Research can use gut bacteria against cancer

Research can use gut bacteria against cancer
Research can use gut bacteria against cancer

Does the gut flora have an effect on cancer therapy

Health~Holland has awarded nearly €800,000 to a public-private partnership of UMC Utrecht, Artizan Biosciences (US) and MicroViable Therapeutics (Spain) to unravel how gut bacteria can be used to improve cancer immunotherapy and reduce treatment side effects. to limit. The project will be led by Dr. Marcel de Zoete, associate professor at the Department of Medical Microbiology at UMC Utrecht.

Immune checkpoint inhibition (ICI) therapy enables the treatment of an increasing number of metastatic cancers and offers new hope to cancer patients. ICI therapy is designed to prompt the immune system to attack the tumor cells. Surprisingly, the bacteria in the gut (“microbiota”) play an important role in the success of ICI therapy, suggesting that an interaction between the immune system and gut bacteria helps determine how hard and effectively immune cells attack the tumor. However, ICI therapy is not without risks; although well tolerated by some patients, the side effects of ICI therapy can be serious, irreversible and sometimes even fatal. It is striking that this ‘ICI toxicity’ often presents itself as a serious intestinal inflammation. Here too, it is assumed that the composition of the gut bacteria is an important factor for toxicity.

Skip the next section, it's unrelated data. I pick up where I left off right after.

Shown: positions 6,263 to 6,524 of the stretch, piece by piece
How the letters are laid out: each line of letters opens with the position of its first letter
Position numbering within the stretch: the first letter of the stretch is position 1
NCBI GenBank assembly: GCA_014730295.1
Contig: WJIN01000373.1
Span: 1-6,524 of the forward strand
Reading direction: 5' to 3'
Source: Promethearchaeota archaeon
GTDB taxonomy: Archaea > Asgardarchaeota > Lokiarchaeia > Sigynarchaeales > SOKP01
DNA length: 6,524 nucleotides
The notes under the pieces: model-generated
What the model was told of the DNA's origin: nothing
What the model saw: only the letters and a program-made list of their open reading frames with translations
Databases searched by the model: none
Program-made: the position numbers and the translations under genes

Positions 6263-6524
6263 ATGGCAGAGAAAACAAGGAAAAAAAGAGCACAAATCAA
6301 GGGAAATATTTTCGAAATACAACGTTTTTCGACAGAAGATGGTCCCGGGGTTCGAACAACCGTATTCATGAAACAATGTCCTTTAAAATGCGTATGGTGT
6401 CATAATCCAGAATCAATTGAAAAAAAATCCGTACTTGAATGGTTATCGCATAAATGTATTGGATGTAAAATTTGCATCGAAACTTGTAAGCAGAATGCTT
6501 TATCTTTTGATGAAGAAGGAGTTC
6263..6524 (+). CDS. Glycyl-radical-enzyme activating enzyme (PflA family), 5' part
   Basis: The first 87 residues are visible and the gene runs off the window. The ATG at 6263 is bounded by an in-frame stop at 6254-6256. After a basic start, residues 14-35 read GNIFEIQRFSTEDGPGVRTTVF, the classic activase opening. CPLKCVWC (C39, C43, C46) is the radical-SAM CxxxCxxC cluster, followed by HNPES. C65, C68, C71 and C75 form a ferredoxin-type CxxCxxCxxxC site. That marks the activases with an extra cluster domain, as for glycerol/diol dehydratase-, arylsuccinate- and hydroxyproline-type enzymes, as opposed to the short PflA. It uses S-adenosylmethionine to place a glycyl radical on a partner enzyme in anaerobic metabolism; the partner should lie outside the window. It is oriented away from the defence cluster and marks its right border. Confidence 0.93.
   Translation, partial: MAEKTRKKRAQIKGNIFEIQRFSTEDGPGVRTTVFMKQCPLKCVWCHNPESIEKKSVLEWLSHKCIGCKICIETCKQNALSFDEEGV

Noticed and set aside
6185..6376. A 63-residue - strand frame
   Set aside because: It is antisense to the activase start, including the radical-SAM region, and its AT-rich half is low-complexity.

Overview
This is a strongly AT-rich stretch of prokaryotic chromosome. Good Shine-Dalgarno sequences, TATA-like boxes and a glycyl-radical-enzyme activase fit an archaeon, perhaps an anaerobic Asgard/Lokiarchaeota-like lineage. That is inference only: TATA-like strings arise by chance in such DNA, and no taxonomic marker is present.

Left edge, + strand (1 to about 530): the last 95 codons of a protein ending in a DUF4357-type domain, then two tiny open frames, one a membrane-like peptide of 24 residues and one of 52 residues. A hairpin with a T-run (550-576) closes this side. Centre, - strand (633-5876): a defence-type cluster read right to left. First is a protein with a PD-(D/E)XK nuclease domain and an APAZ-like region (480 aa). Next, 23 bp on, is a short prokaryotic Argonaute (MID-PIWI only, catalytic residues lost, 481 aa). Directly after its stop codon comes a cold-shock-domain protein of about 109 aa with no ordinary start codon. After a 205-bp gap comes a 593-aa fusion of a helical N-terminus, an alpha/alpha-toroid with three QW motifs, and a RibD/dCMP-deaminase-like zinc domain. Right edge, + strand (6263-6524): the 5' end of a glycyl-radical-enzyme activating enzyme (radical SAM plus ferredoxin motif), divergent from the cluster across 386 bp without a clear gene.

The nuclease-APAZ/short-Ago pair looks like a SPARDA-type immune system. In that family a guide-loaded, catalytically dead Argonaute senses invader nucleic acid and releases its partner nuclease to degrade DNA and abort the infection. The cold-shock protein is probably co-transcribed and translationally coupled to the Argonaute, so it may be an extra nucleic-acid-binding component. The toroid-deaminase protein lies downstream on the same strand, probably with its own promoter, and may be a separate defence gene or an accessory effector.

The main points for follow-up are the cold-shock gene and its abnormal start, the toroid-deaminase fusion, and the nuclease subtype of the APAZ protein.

Public-private cooperation
In a public-private partnership, UMC Utrecht, Artizan Biosciences and MicroViable Therapeutics want to uncover bacterial species and underlying mechanisms that influence both the outcome of ICI therapy and the toxicity of the treatment. To this end, a large biobank of cancer patient material collected both before and during ICI therapy (including from patients with inflammatory bowel disease) will be examined, immune-activating bacteria will be identified and isolated, and molecular mechanisms will be unraveled using various in vitro and in vivo models.

Microbiota Targeted Therapy
Together with the private partners, UMC Utrecht wants to provide a substantiation for microbiota-targeted therapies that maximize the effectiveness of immune therapy while minimizing intestinal side effects. This project will positively influence the health and longevity of people with cancer by making immunotherapy more efficient and cost-effective.

“In up to 56 percent of immune-related adverse events in ICI-treated patients, symptoms present in the gut as moderate to severe intestinal inflammation, similar to what is seen in patients with inflammatory bowel disease,” said Dr. Marcel de Zoete. , associate professor of microbiome research at the Department of Medical Microbiology at UMC Utrecht. “Recent data show a clear correlation between the severity of ICI toxicity and the life expectancy of people with cancer. The main challenge is to maximize the effectiveness of ICI therapy while minimizing toxicity.”

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Does the gut flora have an effect on cancer therapy?
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